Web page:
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It would seem there has to be an "effective dead time" - and you could probably get it pretty quickly by just running the test twice:

1) Open valve for 10 ms openings till you've filled volume X
2) Repeat with 1 ms openings
3) Trivial math.

I generally do my injectors this way, using the wideband, which isn't great, but it works much better than using any spec I've ever seen. I have seen people monitor the current to the injector (which I kinda like - you can actually SEE the pintle stop moving). If this could be calibrated, that seems a sensible way to go to me - especially since you can get an equivilent out of it by actual functional testing as outlined above. What's nice about that is you could do it real time.

One thing I've mentioned before is the closed-loop auto feedback method outlined above using the wideband. What bothers me about all of these is for very small amounts of fuel, the injector opening time can dominate, and it's not a negligible amount: 0.85 ms opening time, and a "target" open time of 0.5 ms. Hence the fuel flowing while the pintle is partially opens is important. This is why I like the current monitoring method: You can see the pintle move, and get some good feedback.

Anyway, getting a bit off-topic. I was wondering, on a more basic level - how will you test the code if the timers are busy??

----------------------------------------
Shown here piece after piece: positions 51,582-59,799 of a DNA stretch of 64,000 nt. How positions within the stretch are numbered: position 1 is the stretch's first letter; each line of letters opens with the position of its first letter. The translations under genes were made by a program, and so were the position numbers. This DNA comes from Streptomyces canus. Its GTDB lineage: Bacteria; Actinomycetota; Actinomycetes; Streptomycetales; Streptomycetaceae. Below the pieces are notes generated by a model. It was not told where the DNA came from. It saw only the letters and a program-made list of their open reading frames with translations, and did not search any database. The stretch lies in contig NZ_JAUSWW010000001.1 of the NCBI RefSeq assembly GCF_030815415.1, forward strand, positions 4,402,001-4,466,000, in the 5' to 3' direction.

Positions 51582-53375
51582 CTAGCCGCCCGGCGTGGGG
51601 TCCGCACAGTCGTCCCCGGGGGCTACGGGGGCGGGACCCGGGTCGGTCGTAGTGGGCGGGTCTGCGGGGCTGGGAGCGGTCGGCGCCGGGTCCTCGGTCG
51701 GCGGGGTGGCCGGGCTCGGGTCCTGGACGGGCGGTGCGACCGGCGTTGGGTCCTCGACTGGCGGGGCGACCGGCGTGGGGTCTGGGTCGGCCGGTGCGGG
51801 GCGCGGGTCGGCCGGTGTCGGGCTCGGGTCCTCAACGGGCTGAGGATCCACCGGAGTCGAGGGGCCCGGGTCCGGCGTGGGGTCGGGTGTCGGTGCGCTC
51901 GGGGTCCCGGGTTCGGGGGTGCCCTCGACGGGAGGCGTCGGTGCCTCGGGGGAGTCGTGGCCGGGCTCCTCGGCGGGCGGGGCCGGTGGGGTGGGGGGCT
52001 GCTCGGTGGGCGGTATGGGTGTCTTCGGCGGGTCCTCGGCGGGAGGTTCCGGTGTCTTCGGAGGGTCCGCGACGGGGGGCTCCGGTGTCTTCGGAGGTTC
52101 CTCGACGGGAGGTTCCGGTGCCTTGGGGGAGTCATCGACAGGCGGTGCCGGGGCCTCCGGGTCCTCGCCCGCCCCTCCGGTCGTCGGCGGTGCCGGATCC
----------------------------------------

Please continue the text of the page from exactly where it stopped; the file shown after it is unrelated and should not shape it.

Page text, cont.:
Any advanced knock sensing would want timers I'd think. And it's something important.

Certainly something to put in missing or skewed inputs - i.e. noise.


Mon Jan 17, 2011 6:05 pm
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AbeFM wrote:
I have seen people monitor the current to the injector (which I kinda like - you can actually SEE the pintle stop moving).


Dynamic flow is no way related to this trick (or the knock sensor zip-tie trick). I spent some time on my own injector flowbench to prove it to a co-worker. Check this link for a little more insight: http://www.injectordynamics.com/dynamic-characterization.html

this guy does it right, and I've independently verified it - most people don't go to this extent, except ford and myself :D. Every single injector I've characterized exhibits the same behavior around opening which a static straight-line interpolation misses. If you use big injectors and low duty the error turns out to be pretty big - especially if you didn't characterize it wrt battv.


Mon Jan 17, 2011 6:31 pm